Defying Discouragement

Overall, I have had very good luck with my street art projects. Many of the things I do involve leaving something to be picked up later by someone I (probably) don’t know. Therefore, I don’t really know how they’re received. I have had multiple people contact me and let me know how much they enjoyed finding a little note or present for them, though. And that’s the kind of thing that keeps me going.


Even with the installations I’ve done that involve going back to retrieve something, like the cameras, or the What’s Up project. It wasn’t until the end of November that I had my first disposable camera stolen. It was really disappointing. I put it up to finish off the roll. It only had six more pictures left to take, but someone took it before I got to it (which was only 24 hours later). The first What’s Up installation went extremely well. I had an overwhelming amount of responses to it and that made me excited to do it again. However, when I put it back up in a different spot this weekend, it didn’t last long. I went back less than 48 hours later to retrieve it and everything was gone. The stool, the bulletin board, the phone, and most importantly, the box. Collectively, the items cost me about $25. But what I wanted back more than anything was that box. The reason I did it was for the responses. I don’t understand why someone would just throw something like that away. If you dislike it, just walk by it and don’t participate. If you want the stuff, leave the personal part for the person who put the effort and time into the project.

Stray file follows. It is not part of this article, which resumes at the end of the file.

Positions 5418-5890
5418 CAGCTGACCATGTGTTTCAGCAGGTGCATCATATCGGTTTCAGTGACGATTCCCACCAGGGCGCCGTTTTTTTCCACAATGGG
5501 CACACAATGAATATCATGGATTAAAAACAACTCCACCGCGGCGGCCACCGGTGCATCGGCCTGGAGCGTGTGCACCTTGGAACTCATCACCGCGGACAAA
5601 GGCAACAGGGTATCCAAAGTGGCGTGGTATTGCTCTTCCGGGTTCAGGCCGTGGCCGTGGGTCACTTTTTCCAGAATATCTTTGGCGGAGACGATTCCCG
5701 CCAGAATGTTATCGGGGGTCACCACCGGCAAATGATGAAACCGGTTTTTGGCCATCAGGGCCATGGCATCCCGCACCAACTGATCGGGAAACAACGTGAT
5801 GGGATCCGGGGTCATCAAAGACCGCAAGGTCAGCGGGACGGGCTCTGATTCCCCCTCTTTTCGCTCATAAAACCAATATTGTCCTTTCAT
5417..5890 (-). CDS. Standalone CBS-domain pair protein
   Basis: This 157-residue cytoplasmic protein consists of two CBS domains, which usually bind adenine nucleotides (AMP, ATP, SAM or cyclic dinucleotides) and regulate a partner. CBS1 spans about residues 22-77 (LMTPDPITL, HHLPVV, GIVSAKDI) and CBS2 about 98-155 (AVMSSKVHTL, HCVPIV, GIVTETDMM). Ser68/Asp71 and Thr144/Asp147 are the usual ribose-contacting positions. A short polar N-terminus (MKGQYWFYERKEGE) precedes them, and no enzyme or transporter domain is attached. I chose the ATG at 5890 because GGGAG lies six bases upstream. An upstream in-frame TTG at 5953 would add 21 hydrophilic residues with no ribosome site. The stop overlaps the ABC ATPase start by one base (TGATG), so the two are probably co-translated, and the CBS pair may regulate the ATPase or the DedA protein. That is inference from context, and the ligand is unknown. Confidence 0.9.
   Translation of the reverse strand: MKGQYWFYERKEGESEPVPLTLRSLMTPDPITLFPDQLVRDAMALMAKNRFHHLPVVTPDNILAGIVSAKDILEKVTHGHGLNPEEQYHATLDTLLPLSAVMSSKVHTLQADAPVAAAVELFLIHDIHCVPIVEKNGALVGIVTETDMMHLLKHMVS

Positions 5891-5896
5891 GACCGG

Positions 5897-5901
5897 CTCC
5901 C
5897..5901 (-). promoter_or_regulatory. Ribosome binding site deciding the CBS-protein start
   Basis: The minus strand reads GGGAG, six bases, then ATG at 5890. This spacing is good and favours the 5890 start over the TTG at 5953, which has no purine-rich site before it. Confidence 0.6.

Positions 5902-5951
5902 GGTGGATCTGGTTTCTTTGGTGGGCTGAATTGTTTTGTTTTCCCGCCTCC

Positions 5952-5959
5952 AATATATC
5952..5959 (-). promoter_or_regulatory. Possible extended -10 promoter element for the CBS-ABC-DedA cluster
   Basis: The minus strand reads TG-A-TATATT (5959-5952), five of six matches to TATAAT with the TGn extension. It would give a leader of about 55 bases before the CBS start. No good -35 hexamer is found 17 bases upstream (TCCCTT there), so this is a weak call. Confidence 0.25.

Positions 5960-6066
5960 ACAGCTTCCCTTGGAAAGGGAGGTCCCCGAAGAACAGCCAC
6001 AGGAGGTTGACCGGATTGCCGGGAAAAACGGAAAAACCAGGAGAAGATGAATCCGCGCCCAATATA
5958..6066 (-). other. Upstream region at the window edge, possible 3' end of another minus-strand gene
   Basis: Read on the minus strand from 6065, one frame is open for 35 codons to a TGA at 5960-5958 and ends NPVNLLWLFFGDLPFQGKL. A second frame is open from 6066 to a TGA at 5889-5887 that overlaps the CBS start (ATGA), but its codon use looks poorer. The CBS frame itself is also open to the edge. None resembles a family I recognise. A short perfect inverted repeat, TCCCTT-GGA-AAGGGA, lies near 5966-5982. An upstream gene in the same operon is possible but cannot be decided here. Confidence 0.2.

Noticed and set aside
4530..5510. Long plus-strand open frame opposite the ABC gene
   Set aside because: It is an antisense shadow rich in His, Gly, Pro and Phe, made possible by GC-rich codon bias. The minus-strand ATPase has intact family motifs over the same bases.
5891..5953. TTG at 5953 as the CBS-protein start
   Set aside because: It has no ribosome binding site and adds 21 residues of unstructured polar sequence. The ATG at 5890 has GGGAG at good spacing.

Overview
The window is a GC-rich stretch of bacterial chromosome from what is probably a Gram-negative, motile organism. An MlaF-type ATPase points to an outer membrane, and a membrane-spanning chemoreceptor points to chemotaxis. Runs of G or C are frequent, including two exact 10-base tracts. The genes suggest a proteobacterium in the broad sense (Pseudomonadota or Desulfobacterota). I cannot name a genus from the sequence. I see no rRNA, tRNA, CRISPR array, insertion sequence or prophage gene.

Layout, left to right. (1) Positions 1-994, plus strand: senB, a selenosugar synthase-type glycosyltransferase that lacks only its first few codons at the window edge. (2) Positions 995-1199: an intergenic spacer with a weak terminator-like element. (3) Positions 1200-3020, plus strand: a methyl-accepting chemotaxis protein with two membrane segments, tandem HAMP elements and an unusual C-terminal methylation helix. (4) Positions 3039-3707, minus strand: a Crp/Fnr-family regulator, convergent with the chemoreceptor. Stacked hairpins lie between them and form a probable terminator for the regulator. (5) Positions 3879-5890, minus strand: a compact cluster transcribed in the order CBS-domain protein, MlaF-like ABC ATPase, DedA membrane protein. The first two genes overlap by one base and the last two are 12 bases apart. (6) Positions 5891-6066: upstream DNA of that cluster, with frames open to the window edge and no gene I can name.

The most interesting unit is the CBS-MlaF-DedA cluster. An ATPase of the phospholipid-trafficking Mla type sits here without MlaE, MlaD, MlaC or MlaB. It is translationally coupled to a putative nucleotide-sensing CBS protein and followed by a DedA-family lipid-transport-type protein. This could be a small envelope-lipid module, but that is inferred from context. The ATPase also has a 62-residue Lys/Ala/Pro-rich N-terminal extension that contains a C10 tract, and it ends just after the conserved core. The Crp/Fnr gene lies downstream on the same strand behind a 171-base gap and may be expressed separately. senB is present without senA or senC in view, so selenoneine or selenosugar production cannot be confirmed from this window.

These kinds of things make me really sad. That people are either that intolerant or offended by something that I’m only doing for positive purposes, that they need to hurt my feelings in retaliation. It’s really discouraging.

However, I think I saw this coming when I wrote my manifesto. I wrote “don’t be discouraged by confused or negative feedback”. Those are my words, and I need to believe them and act accordingly. Unfortunately, I should expect for things like this to be taken, so when they’re not I am extra excited for the results.

Also, even the bad experiences have led me to happy things. For example, when I realized the camera was gone, I walked into the closest shop with the intention of asking the owner if he had seen the camera. He hadn’t, but I found a really wonderful mosaic artist and person. And I’m still extremely grateful for all the responses I got from the first What’s Up installation.

I greatly appreciate your support, loving comments, and genuine interest in this relatively recent passion of mine. I also really love hearing from the people who are unintentionally affected, i.e. the people who find my envelopes. Including Ardian and Christopher, who e-mailed me pictures of them posing with the phone.